/OPINION: The DAs stance on equal opportunity continues to be misunderstood

OPINION: The DAs stance on equal opportunity continues to be misunderstood

2019-11-28 09:47

When the DA speaks of promoting “equality of opportunity”, we do not mean that everyone already has equal opportunities, but that everyone should have equal opportunities, writes Zakhele Mbhele.

In responding to
Ralph Mathekga’s opinion piece “DA’s classical liberalism borders on
classical lunacy”, it is important to start with the clarification that
while the DA may have many members and supporters who identify as classical
liberals, we do not define ourselves as a classical liberal party.

The Democratic
Alliance is a liberal democratic party that embraces a broad liberalism, probably
best captured in the Alan Paton quote: “By liberalism, I don’t mean the creed of any party or any
century. I mean a generosity of spirit, a tolerance of others, an attempt to
comprehend otherness, a commitment to the rule of law, a high ideal of the
worth and dignity of man, a repugnance of authoritarianism and a love of

This broad
liberal tradition encompasses a spectrum from libertarians to social liberals
to social democrats who share a core set of values and principles on which all
agree, anchored in the primacy of individual freedom. The diversity of opinion
and ideas within that tradition enriches debate, while contestation sharpens
ideas and arguments for or against different approaches.

Dr Mathekga
unfortunately betrays a profound misunderstanding of liberalism. Even if one
was to confine oneself to the classical liberal strain of it, its approach in
governance would indeed be to “address the historical challenges of inequality” which exist
as legacies of colonialism and apartheid, based on the reasoning to follow.

In liberal philosophy, the role of the state is two-fold: firstly,
to protect, uphold and give substance to the rights and freedoms of all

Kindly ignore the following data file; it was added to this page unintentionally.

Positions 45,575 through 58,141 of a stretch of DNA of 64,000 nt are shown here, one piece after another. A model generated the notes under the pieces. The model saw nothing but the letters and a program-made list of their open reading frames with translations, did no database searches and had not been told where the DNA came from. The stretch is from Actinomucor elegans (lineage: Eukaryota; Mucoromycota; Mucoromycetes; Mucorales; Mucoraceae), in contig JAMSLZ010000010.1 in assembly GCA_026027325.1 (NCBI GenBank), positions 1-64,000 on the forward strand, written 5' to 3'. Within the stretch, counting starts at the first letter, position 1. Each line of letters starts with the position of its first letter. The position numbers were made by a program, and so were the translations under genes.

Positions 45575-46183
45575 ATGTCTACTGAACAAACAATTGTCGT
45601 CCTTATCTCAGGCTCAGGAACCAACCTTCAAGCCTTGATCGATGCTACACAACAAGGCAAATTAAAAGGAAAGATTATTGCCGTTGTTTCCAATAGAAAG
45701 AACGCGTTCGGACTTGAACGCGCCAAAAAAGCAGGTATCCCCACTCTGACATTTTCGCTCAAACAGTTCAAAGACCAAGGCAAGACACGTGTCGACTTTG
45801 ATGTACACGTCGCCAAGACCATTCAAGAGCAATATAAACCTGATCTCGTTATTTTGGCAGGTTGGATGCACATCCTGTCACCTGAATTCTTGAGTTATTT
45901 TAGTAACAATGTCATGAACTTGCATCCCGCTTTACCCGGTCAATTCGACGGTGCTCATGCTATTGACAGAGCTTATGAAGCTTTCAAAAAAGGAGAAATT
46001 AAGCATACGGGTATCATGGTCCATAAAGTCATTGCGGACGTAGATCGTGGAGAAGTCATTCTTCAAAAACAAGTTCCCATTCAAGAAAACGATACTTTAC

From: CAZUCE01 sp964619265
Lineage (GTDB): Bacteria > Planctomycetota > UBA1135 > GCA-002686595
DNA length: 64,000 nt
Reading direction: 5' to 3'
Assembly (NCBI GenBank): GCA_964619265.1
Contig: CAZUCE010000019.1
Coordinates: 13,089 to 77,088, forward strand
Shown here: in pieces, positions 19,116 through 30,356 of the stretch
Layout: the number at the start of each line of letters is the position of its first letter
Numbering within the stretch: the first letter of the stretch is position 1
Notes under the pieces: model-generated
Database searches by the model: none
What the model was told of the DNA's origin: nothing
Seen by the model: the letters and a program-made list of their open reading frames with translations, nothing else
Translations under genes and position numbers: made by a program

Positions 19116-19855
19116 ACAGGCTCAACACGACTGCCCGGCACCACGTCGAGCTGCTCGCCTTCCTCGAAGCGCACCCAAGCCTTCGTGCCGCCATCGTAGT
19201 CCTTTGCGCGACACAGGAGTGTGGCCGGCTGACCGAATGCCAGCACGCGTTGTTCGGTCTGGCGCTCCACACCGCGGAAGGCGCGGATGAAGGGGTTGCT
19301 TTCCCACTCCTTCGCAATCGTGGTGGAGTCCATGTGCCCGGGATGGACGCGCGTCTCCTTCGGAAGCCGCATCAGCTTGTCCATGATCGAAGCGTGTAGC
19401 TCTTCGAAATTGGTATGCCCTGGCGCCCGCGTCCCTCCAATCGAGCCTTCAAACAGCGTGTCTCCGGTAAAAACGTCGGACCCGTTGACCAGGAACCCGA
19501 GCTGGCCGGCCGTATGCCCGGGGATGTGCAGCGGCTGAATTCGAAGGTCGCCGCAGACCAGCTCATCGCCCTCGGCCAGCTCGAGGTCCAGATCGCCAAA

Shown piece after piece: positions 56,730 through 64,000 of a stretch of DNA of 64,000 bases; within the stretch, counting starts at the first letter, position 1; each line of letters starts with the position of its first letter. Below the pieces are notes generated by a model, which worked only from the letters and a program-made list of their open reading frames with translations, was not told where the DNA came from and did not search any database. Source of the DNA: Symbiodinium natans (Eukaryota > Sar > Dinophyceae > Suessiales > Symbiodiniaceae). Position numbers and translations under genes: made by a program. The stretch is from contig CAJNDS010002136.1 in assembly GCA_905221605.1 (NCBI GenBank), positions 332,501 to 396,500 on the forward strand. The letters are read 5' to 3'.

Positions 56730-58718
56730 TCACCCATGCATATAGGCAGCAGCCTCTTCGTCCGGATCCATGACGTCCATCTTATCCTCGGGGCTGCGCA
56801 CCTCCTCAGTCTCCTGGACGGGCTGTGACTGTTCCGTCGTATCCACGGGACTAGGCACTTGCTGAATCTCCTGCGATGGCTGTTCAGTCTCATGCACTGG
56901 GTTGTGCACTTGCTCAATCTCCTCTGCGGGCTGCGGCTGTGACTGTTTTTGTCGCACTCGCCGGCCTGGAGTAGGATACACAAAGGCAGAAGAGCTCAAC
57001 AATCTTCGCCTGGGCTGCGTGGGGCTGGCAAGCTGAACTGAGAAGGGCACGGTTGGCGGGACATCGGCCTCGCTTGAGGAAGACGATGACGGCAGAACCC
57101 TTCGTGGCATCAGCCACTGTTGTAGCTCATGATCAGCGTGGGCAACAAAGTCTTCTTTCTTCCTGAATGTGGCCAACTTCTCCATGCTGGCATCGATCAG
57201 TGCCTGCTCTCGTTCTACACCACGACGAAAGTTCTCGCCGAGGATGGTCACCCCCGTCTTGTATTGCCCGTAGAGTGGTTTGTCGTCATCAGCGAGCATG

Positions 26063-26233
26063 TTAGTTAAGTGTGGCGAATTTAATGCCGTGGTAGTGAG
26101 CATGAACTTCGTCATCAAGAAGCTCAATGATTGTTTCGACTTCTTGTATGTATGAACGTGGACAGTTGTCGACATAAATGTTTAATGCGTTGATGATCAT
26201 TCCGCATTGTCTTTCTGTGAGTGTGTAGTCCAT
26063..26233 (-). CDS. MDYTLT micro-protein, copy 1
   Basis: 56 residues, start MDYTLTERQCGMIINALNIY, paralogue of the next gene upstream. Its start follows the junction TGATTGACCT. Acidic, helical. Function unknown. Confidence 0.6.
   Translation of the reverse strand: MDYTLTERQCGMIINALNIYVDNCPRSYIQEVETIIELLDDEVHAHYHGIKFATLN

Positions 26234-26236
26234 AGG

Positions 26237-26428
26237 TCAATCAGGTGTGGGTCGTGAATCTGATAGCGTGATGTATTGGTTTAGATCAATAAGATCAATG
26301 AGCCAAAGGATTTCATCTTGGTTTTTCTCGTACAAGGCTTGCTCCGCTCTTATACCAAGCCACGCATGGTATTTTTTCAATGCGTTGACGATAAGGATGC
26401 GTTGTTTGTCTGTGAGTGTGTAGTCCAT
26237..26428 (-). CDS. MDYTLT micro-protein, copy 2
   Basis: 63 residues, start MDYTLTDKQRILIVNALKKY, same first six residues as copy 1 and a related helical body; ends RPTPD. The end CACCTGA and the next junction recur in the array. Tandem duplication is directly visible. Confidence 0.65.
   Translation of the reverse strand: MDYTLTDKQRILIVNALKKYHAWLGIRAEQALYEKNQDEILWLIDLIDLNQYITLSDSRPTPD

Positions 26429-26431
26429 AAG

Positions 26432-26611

individuals and secondly, to ensure consequence and
restitution/reparation/redress for any violation of those rights.

That is why even the most purist of minarchist libertarians would
generally agree that it is right and proper for the state to run and maintain a
police service and independent courts to dispense justice (ensuring rights
protection and restitution for the violation thereof), as well as a national
defence force (deterring and, if needed, rebuffing rights violations by a
foreign aggressor, be it a state or non-state actor).

This restitution/reparation/redress role of the state
is the moral premise for it to tackle structural disadvantage because any
substantively and historically informed analysis of South Africa, which Dr
Mathekga correctly characterises as being an abnormal society, would recognise
that the status quo is in many ways the product of past acts of uncompensated
theft and violence.

Since restitution/reparation/redress is
inherent and core to the role of the state in liberal thought, in terms of
ensuring justice when an individual’s rights are violated, the substantive
agenda of any liberal government would be redress for the legacy of past
dispossession; in a sense to deal with the backlog of justice that should have
been meted out previously by the state.

Redress is the state playing catch-up for failing to do its proper
duty in the past. Redress is about ensuring that justice delayed does not in
fact become justice denied. This understanding would be shared by liberals